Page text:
By Mark Burgess, author, The New Marketing: How to Win in the Digital Age
There’s an old story about two men having an earnest conversation about the future. One is nervous about what’s coming, while the other seems oddly unperturbed. When asked how he can be so calm, the unbothered man motions for his friend to pull a book down off the shelf called “Future Facts.”
The man cracks the book and is bewildered by what he sees. “All of the pages are blank!” he exclaims. “Exactly!” his friend says. “The future is an unwritten book, which means we have the privilege of writing our own!”
For businesses, that’s never truer than when circumstances dramatically alter the rules of engagement and leave the field wide open for innovation. COVID-19 is just that sort of game-changing event, leaving businesses worldwide the challenge of writing their own story of survival, forging undisruptable bonds with their customers in the process.
Today’s Marketing Requires a Whole New Model
Newly released movies debut in theaters first and then make their way through other distribution channels. That’s how it had always been done — until the pandemic broke basic assumptions about the movie business. Large theatrical screenings were no longer safe. Instead of throwing in the towel, distributors listened to their consumer’s needs and pivoted.
Wonder Woman 1984 was released by Warner Brothers into theaters and made available for streaming on HBO Max simultaneously. It was a bold move – one that radically alters distribution practices – with potentially lasting consequences. However, it allowed the studio to capitalize on its asset while staying focused on its customers’ health and safety.
When disruption strikes, it is not enough to tinker with existing approaches. A new model is required. In a rapidly changing marketplace, features and benefits are no longer adequate to differentiate one brand from another. In our book, The New Marketing, we talk about how increasingly, brands are shifting to a purpose-driven approach. This focuses on developing cohesive corporate values and taking a stand that consumers can connect with.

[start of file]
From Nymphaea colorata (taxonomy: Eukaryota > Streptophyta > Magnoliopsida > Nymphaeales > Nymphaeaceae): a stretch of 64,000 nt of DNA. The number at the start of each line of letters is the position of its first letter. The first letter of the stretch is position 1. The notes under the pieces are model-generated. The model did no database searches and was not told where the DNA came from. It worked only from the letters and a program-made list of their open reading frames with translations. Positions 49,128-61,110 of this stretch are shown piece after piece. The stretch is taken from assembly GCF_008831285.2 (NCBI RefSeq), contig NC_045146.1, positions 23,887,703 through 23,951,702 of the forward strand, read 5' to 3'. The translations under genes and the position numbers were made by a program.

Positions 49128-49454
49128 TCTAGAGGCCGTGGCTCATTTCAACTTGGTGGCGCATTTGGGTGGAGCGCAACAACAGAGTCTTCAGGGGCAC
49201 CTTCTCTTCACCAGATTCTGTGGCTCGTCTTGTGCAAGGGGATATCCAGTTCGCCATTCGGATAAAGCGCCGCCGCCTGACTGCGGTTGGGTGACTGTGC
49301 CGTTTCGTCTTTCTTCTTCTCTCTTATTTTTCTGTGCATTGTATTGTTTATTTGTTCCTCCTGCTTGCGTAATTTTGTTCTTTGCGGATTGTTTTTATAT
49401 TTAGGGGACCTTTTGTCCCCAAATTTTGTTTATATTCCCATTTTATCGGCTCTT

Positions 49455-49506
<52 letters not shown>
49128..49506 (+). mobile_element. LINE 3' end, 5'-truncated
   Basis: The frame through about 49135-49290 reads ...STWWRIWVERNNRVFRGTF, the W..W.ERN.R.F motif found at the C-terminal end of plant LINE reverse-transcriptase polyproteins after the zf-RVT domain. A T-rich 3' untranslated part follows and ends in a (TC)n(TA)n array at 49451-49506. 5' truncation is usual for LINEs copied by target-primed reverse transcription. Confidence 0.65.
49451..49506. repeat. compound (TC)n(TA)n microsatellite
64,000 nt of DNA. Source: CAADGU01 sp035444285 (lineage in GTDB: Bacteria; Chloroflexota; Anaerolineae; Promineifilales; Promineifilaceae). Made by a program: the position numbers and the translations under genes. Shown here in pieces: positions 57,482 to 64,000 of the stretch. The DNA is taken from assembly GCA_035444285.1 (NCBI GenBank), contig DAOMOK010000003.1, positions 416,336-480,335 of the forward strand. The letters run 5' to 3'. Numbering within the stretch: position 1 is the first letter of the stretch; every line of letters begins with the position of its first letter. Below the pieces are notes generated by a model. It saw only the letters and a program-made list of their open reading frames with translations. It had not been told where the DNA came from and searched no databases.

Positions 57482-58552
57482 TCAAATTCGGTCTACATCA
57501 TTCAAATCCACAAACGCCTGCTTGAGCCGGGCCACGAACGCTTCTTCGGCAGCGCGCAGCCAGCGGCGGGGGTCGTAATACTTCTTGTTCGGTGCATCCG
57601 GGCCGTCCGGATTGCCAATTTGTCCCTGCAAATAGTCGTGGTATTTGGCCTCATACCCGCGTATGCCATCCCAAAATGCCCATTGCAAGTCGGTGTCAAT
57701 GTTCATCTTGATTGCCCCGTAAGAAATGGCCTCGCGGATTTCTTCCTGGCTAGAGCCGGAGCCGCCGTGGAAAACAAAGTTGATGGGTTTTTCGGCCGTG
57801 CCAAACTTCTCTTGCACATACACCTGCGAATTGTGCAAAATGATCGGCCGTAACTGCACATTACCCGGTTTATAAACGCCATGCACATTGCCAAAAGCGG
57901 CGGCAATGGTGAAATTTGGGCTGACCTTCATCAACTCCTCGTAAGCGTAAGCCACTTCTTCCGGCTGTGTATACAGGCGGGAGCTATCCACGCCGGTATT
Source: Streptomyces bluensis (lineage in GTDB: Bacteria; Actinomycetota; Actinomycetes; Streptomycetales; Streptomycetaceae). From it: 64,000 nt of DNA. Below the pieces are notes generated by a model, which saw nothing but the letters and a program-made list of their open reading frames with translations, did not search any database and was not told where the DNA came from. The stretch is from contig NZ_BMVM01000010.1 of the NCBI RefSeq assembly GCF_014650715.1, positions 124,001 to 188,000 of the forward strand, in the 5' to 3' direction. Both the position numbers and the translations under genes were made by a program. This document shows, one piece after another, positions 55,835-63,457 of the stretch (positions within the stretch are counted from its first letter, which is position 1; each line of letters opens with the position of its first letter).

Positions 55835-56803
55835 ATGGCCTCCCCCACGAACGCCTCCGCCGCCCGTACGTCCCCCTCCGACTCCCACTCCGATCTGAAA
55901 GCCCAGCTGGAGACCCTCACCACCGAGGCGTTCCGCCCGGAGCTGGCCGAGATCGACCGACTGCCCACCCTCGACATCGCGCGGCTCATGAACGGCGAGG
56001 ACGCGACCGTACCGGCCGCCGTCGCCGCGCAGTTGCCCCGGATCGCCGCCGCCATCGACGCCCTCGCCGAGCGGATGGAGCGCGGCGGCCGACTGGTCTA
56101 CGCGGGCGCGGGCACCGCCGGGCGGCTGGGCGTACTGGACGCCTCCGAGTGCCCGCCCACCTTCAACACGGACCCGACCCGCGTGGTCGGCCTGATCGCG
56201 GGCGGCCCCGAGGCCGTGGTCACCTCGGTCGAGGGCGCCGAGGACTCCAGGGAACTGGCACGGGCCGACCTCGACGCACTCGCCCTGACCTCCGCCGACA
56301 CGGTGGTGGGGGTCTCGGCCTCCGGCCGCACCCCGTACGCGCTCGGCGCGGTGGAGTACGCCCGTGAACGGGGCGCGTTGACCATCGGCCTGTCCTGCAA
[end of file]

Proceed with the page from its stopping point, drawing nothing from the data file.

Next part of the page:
There’s an emphasis on building trust first and selling benefits second. Brands that can exhibit humility, champion their values, and show empathy will win. Disruption handled properly offers the opportunity for a paradigm shift that prevents future disruption.
Brand Purpose in Action
Brand differentiation once depended almost entirely on product features, quality, price and value, reputation, and customer service. These are still important, of course, but savvy marketers are realizing that the most important element of any brand relationship is trust, which, ironically, is the hardest to build. It takes a long time and considerable effort to cultivate brand trust, and one bad PR moment can torpedo hard-fought gains.
To gain momentum in the process and make it more resilient to circumstances, brands are leveraging purpose. They’re announcing their values and translating them into action, actions that align with their audience’s beliefs. This forges an undisruptable bond between the company and its customers. They become brothers and sisters in arms, working together to solve important issues. This ideological entanglement is a connection that’s difficult to break.
So how does it work in practice? Vision giant Warby Parker donates eyeglasses to those in need. TOMS Shoes does the same, donating a pair every time consumers make a purchase. Patagonia offers their factory workers fair salaries, generous health benefits, and flexible work schedules in an industry dominated by sweatshops.